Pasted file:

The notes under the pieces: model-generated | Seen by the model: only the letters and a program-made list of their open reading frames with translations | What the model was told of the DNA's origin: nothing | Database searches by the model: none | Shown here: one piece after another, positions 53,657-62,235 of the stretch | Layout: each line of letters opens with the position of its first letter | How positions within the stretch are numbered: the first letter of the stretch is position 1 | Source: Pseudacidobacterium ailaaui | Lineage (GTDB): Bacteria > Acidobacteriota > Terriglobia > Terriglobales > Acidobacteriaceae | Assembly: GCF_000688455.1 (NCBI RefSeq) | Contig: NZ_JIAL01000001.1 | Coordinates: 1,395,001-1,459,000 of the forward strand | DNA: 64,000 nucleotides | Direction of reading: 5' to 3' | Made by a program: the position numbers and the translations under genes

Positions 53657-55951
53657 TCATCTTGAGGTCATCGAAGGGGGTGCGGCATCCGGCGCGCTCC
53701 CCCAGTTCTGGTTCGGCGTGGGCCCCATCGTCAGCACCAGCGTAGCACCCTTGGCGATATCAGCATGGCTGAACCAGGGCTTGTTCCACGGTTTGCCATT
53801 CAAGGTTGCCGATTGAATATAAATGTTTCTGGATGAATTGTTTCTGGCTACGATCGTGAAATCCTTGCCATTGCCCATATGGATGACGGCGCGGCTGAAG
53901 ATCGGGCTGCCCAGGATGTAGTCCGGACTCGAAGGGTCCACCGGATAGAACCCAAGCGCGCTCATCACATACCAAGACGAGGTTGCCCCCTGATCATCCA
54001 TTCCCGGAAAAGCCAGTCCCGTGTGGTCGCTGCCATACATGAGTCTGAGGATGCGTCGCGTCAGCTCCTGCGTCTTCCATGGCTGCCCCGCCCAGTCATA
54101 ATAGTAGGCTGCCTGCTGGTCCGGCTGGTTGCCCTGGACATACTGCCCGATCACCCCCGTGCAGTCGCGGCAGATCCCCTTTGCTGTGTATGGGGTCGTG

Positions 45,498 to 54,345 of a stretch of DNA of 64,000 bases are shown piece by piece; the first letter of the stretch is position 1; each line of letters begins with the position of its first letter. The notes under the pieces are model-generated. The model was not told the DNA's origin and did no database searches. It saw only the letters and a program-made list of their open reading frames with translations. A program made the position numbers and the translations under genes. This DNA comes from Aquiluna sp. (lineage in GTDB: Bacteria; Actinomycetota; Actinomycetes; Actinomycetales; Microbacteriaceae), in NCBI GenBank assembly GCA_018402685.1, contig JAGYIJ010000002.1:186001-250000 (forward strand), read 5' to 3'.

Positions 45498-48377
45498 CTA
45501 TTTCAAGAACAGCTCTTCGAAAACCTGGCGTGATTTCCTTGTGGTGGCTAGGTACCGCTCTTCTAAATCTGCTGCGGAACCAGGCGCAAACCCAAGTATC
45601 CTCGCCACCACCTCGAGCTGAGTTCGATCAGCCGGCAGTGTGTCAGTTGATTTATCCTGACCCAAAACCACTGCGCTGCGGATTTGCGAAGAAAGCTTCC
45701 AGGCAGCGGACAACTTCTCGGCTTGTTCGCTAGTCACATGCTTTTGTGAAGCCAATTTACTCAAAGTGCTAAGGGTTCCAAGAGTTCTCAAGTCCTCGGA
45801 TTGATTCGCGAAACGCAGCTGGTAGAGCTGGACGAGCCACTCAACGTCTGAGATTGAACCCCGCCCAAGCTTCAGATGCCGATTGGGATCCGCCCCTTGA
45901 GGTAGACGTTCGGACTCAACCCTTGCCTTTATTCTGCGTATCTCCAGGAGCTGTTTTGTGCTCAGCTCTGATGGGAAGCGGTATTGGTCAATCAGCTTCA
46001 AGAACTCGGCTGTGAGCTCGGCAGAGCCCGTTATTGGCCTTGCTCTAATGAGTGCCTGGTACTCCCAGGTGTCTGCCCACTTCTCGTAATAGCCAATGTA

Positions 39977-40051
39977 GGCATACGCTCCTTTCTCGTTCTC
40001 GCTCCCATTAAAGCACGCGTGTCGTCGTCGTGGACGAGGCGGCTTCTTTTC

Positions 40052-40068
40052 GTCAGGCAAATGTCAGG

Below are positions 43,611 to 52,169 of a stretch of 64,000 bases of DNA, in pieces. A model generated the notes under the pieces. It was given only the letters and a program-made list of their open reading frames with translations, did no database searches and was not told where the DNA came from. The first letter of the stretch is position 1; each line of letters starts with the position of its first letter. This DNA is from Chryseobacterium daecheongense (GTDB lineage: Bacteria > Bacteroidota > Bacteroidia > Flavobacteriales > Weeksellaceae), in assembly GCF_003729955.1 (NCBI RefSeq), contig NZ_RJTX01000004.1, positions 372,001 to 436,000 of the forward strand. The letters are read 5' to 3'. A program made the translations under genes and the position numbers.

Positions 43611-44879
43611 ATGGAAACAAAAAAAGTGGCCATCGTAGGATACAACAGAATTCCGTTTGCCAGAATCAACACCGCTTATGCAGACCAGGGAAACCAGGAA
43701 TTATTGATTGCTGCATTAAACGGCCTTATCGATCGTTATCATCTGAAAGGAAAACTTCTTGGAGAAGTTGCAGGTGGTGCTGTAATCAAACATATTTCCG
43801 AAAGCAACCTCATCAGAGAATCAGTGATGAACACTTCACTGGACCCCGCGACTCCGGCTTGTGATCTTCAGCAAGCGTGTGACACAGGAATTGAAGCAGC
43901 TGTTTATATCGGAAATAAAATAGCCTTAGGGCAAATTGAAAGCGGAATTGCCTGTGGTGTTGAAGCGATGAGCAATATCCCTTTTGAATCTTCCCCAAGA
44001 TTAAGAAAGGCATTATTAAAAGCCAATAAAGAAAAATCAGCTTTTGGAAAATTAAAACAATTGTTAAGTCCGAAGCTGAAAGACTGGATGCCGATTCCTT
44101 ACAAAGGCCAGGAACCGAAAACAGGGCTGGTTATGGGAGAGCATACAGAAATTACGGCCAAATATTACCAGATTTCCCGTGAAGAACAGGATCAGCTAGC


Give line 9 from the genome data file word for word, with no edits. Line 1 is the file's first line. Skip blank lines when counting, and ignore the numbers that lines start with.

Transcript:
Positions 45,498 to 54,345 of a stretch of DNA of 64,000 bases are shown piece by piece; the first letter of the stretch is position 1; each line of letters begins with the position of its first letter. The notes under the pieces are model-generated. The model was not told the DNA's origin and did no database searches. It saw only the letters and a program-made list of their open reading frames with translations. A program made the position numbers and the translations under genes. This DNA comes from Aquiluna sp. (lineage in GTDB: Bacteria; Actinomycetota; Actinomycetes; Actinomycetales; Microbacteriaceae), in NCBI GenBank assembly GCA_018402685.1, contig JAGYIJ010000002.1:186001-250000 (forward strand), read 5' to 3'.